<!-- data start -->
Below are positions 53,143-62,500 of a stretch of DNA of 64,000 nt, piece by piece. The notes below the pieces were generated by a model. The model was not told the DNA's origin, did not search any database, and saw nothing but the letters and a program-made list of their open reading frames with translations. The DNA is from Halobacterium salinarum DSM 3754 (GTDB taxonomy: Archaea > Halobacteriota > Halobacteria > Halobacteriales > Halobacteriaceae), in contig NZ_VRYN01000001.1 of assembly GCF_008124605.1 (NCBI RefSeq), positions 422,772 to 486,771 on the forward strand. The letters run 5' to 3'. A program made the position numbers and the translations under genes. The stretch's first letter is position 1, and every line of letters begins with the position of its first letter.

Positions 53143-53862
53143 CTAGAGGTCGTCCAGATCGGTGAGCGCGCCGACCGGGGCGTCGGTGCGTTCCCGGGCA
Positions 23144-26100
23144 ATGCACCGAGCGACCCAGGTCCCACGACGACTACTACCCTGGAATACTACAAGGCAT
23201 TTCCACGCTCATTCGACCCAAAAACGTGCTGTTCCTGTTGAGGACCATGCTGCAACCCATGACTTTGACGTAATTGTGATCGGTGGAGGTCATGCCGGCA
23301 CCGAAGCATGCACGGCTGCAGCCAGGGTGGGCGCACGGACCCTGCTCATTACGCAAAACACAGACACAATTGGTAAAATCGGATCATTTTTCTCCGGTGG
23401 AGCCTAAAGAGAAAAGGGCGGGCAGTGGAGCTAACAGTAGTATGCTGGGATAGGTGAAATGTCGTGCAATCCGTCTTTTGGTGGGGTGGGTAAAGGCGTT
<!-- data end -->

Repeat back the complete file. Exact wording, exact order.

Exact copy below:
Below are positions 53,143-62,500 of a stretch of DNA of 64,000 nt, piece by piece. The notes below the pieces were generated by a model. The model was not told the DNA's origin, did not search any database, and saw nothing but the letters and a program-made list of their open reading frames with translations. The DNA is from Halobacterium salinarum DSM 3754 (GTDB taxonomy: Archaea > Halobacteriota > Halobacteria > Halobacteriales > Halobacteriaceae), in contig NZ_VRYN01000001.1 of assembly GCF_008124605.1 (NCBI RefSeq), positions 422,772 to 486,771 on the forward strand. The letters run 5' to 3'. A program made the position numbers and the translations under genes. The stretch's first letter is position 1, and every line of letters begins with the position of its first letter.

Positions 53143-53862
53143 CTAGAGGTCGTCCAGATCGGTGAGCGCGCCGACCGGGGCGTCGGTGCGTTCCCGGGCA
Positions 23144-26100
23144 ATGCACCGAGCGACCCAGGTCCCACGACGACTACTACCCTGGAATACTACAAGGCAT
23201 TTCCACGCTCATTCGACCCAAAAACGTGCTGTTCCTGTTGAGGACCATGCTGCAACCCATGACTTTGACGTAATTGTGATCGGTGGAGGTCATGCCGGCA
23301 CCGAAGCATGCACGGCTGCAGCCAGGGTGGGCGCACGGACCCTGCTCATTACGCAAAACACAGACACAATTGGTAAAATCGGATCATTTTTCTCCGGTGG
23401 AGCCTAAAGAGAAAAGGGCGGGCAGTGGAGCTAACAGTAGTATGCTGGGATAGGTGAAATGTCGTGCAATCCGTCTTTTGGTGGGGTGGGTAAAGGCGTT